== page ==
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Abstract: FR-PO877

C4d Positive Renal Transplant Biopsies with No Other Evidence of Rejection: A Transcript Expression Investigation Using NanoString nCounter Technology

Session Information

Category: Transplantation

  • 1802 Transplantation: Clinical

Authors

  • Roufosse, Candice A., Imperial College, London , United Kingdom
  • Willicombe, Michelle, Imperial College of London, London, United Kingdom
  • Beckwith, Hannah K.S., Imperial College of London, London, United Kingdom
  • Cairns, Tom, Imperial College Healthcare NHS Trust, London, United Kingdom
  • Goodall, Dawn, Imperial College Healthcare NHS Trust, London, United Kingdom
  • Brookes, Paul, Imperial College Healthcare NHS Trust, London, United Kingdom
  • Cook, H. Terence, Imperial College of London, London, United Kingdom
  • Dominy, Kathy M., Imperial College London, London, United Kingdom
Background

Immunohistochemical staining for C4d in peritubular capillaries has been part of antibody-mediated rejection (AbMR) definition in the Banff Classification for Allograft Pathology since 2003. However, with limited sensitivity and specificity, the clinical significance of C4d-positive biopsies without evidence of rejection (C4d+ WER) is unknown. We investigated the molecular significance of C4d positivity in such biopsies from both ABO-compatible and incompatible renal transplant patients.

Methods

RNA was extracted from formalin-fixed paraffin-embedded renal transplant biopsies (n=125) and gene expression analysis of 35 AbMR-associated transcripts carried out using the NanoString nCounter system.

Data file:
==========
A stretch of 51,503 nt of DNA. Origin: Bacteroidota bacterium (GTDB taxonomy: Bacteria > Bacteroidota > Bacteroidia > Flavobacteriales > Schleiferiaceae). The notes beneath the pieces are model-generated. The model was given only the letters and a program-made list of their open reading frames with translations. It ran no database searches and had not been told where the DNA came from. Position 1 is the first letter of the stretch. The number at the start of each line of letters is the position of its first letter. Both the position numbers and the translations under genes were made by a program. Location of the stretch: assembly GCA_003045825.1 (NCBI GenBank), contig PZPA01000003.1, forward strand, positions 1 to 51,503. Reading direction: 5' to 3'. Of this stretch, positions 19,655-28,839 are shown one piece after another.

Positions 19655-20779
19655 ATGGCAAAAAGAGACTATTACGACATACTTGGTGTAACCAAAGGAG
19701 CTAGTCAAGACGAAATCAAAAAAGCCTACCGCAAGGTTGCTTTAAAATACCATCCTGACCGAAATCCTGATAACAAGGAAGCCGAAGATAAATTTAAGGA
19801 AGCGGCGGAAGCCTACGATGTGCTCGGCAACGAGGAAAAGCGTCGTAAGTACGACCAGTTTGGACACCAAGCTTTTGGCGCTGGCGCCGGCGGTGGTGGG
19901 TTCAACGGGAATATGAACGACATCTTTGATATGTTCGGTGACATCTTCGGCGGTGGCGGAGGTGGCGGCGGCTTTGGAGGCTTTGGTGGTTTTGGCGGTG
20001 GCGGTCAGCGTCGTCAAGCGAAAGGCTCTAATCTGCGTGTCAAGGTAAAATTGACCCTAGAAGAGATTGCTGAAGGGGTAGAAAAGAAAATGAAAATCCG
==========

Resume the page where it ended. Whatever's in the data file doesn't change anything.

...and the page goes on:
Results

AbMR-associated transcripts were significantly increased in samples with AbMR or suspicious for AbMR. A subgroup of 17/35 transcripts that best distinguished AbMR from C4d-negative biopsies without evidence of rejection was used to study C4d+ WER samples. There was no differential expression between C4d negative and C4d positive biopsies WER from both ABO incompatible and compatible transplants.
The geometric mean of 17 differentially expressed genes was used to assign the C4d+WER biopsies a high- or low-risk score for AbMR. Follow-up biopsies showed AbMR within 1 year of initial biopsy in 5/7 high-risk patients but only 2/46 low-risk patients.
In multivariate logistic regression analysis, elevated transcript levels in a C4d+ WER biopsy were associated with increased odds for biopsy-proven AbMR on follow-up (p=0.032, odds ratio 16.318), whereas factors including DSA status and time from transplant to biopsy were not.

Conclusion

Gene expression analysis in C4d+WER samples has the potential to identify patients at risk of imminent AbMR.